Want to be one of the first to work with JavaFX Script? A guide to the language is already available, and Robert Eckstein has a review in the SDN article Book Review: JavaFX Script: Dynamic Java Scripting for Rich Internet/Client-Side Applications. "Speeding ahead of the curve with one of the first JavaFX Script books is Apress's new JavaFX Script: Dynamic Java Scripting for Rich Internet/Client-Side Applications. It's obvious from the onset that author James L. Weaver is passionate about JavaFX technology. Not only is he the owner of the Learn JavaFX blog, he is also an active user on the Open JFX compiler group. In short, the book is an inexpensive way to come up to speed on JavaFX Script technology, and with five chapters and approximately 200 pages of material, it's a quick and easy read for those who are already familiar with graphical user interface (GUI) programming in the Java platform."


In today's Forums,
Stephen Connolly wonders about
JPA, equals and hashCode
I'm sure this is a regular question, but I was hoping that some consensus has been formed. What is the best practice for equals() and hashCode() methods for @Entity classes?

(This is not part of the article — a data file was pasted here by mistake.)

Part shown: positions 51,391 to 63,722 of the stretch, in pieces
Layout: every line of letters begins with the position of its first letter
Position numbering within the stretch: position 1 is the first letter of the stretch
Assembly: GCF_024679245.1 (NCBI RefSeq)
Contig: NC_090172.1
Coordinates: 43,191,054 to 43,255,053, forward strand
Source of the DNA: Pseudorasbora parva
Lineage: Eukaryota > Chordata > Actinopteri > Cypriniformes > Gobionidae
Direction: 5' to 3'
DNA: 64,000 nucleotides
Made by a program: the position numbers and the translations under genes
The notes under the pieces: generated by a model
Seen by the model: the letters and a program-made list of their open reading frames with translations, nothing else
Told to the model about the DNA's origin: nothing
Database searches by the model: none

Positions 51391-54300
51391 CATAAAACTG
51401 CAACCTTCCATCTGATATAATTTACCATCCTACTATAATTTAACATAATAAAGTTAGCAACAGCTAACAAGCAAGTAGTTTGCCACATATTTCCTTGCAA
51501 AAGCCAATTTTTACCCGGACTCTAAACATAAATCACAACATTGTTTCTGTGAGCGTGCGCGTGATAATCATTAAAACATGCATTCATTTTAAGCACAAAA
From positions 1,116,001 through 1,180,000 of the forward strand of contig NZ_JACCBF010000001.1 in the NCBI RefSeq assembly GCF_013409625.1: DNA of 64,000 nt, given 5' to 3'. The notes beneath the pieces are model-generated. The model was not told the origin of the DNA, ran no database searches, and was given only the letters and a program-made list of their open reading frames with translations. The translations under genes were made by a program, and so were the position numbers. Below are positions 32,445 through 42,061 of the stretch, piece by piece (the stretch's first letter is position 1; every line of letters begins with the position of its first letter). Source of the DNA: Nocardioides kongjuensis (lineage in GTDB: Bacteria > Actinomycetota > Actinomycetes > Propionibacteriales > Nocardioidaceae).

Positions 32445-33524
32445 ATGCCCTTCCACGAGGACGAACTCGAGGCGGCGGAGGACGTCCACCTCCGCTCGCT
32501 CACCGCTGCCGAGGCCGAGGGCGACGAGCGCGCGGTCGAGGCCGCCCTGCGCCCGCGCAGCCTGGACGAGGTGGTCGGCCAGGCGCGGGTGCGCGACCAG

davidbrowne has a question about the new Scene Graph project's
Spline Interpolation.
"Is the Interpolator that is returned from Interpolators.getSplineInstance() supposed to be compatible with the SMIL standard? This would be important to know for any conversion to or from SVG. From my tests, it seems to be more or less compatible with the Timing Framework's behavior, but not the SMIL standard. Maybe I am missing something."

Hinkmond Wong considers the practicality or impracticality of
Swing on phoneME.
"However, Swing for Java ME (phoneME) or what we call JSR 209 (Advanced Graphics User Interface, AGUI) has not been open sourced yet because of 3rd party encumbrances. AWT on the other hand is open sourced in the phoneME project as what is known as the CDC/Personal Profile. So, if you wrote an AWT Frame based app, you could help port CDC/Personal Profile to the N800 and run it without problem."


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What's the next format to open up to Java?